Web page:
An evolving IT estate has been the key enabler for business expansion at Truphone, according to CIO and COO Colin Windsor.
Furthermore, being a mobile telephony operator with a unified global network infrastructure meant the estate itself was "born global", Windsor told CIO UK.
"We're shaking things up in the sector with aspirations of offering a global service with a local feel from billing to mitigation of ‘traditional’ roaming. I run centralised systems and share a tariff around the world. All of this enabled by technology and the way we have configured products and services on the back of it," he added.
Windsor said Truphone deploys six datacentres around the world to do localised switching. Much of the company’s developmental work is done between the UK and Portugal, with various software providers intertwined in the mix.
"Atop this I have 10 members of staff reporting directly to me, all of whom can be described as IT and operations executives. Given my COO remit alongside the IT function, we have a hybrid team that works well for us. Collectively, we have basically rebuilt everything in the Truphone infrastructure ovet the last three years."
Windsor says he is all for outsourcing, but deployment is always relative to corporate needs. "I am a massive fan of Software as a Service (SaaS). It has enable us to grow globally and sell services in eight countries [Australia, Germany, Hong Kong, Netherlands, Poland, Spain, UK and US] in double quick time."
"That said, there a couple things you fundamentally have no chance to outsource. Architecture is a key component of your evolution – if you don’t own or control it, you’ll lose direction on where you are going. So my philosophy is to keep in-house what’s unique to us."
Windsor's team started the deployment of Salesforce two years ago, starting with Service Cloud and then extending that with sales capability. "Even in the case of Salesforce, where have a base commodity capability in sales, its customisation is something we have taken control of."
Despite the ongoing technology driven changes, Windsor did not share the company's IT budget. "All I’d say is that if you build a system from scratch, there are costs involved."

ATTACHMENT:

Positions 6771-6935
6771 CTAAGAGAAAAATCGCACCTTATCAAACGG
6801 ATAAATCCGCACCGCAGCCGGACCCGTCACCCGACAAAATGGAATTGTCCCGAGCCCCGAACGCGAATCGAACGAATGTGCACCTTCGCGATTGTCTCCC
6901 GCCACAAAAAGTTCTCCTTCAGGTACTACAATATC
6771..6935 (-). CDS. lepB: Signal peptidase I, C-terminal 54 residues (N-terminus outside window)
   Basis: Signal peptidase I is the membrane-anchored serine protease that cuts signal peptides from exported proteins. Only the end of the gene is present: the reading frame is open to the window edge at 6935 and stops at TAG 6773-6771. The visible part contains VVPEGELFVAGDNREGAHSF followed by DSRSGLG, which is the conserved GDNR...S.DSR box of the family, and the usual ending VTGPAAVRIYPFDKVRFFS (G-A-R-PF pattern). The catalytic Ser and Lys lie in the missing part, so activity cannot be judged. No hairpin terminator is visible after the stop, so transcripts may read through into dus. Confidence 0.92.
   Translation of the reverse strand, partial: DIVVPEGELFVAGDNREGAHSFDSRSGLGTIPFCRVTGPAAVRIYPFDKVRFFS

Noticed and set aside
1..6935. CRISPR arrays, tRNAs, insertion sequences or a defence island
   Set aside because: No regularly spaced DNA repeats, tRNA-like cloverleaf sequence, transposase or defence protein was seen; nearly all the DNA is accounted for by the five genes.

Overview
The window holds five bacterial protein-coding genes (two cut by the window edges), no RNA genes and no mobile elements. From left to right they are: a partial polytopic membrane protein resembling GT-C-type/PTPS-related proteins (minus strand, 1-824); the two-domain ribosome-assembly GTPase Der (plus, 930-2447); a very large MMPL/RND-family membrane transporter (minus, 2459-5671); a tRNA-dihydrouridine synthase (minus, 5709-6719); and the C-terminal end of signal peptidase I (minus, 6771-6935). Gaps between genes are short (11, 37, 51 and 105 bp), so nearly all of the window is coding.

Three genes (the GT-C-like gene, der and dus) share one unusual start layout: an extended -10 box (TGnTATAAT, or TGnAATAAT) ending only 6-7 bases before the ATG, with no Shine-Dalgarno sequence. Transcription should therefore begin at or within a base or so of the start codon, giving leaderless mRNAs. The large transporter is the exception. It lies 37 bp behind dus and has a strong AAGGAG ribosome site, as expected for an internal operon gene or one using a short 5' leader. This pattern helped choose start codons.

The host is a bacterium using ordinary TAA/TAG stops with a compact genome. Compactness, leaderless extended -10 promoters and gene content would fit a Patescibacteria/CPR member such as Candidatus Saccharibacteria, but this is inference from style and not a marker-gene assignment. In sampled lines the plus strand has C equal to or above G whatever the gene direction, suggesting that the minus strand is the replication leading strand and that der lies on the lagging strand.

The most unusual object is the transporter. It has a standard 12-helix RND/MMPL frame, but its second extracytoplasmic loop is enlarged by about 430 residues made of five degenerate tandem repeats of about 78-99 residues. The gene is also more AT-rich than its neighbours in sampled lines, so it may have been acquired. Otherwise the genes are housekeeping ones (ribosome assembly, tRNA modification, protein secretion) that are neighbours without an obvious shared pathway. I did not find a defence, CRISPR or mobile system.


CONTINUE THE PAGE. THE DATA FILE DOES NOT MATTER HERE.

Truphone has also seen a large increase in demand for Bring Your Own device (BYOD) from its employees and is responding in kind. "Given the sector we operate in, it’d be ironic if we discouraged BYOD. One is the realism aspect of it; the other is the practicality of it and we’ve ticked both boxes."
Windsor allows employees to have any kind of device they want with security systems in place. And the Truphone CIO is definitely in the disruptor camp.
"Legacy mobile telephony companies just didn't contemplate a world without roaming. We began life with that thought in mind and created our network capability as such. So in every sense of the word, we are disruptors to the old way of doing things. We are shaking up not just the market, but the entire way of thinking and its good fun! If the challenge of status quo needs addressing on behalf of users – we're game."
Windsor, a former BT Openreach executive and PwC partner, says he's been lucky that his creative licence as a professional was never curtailed over the three decades he's been in the industry.
"Perhaps CIOs in a number of sectors find their boards resistive to change. However, in the telecoms market, professionals such as me get a pretty good hearing. I can vouch for this from personal experience at BT Openreach, which despite being owned by a legacy telecommunications giant born out of deregulation in the 1990s, allowed forward facing ideas to flourish – from process monitoring to building systems.
"Furthermore, at BT Openreach we were working to create capability for clients to have equal access to the network and basically changing the way the UK industry was evolving. So in many ways, my engagement at BT and my current role at Truphone have innovation as the common denominator."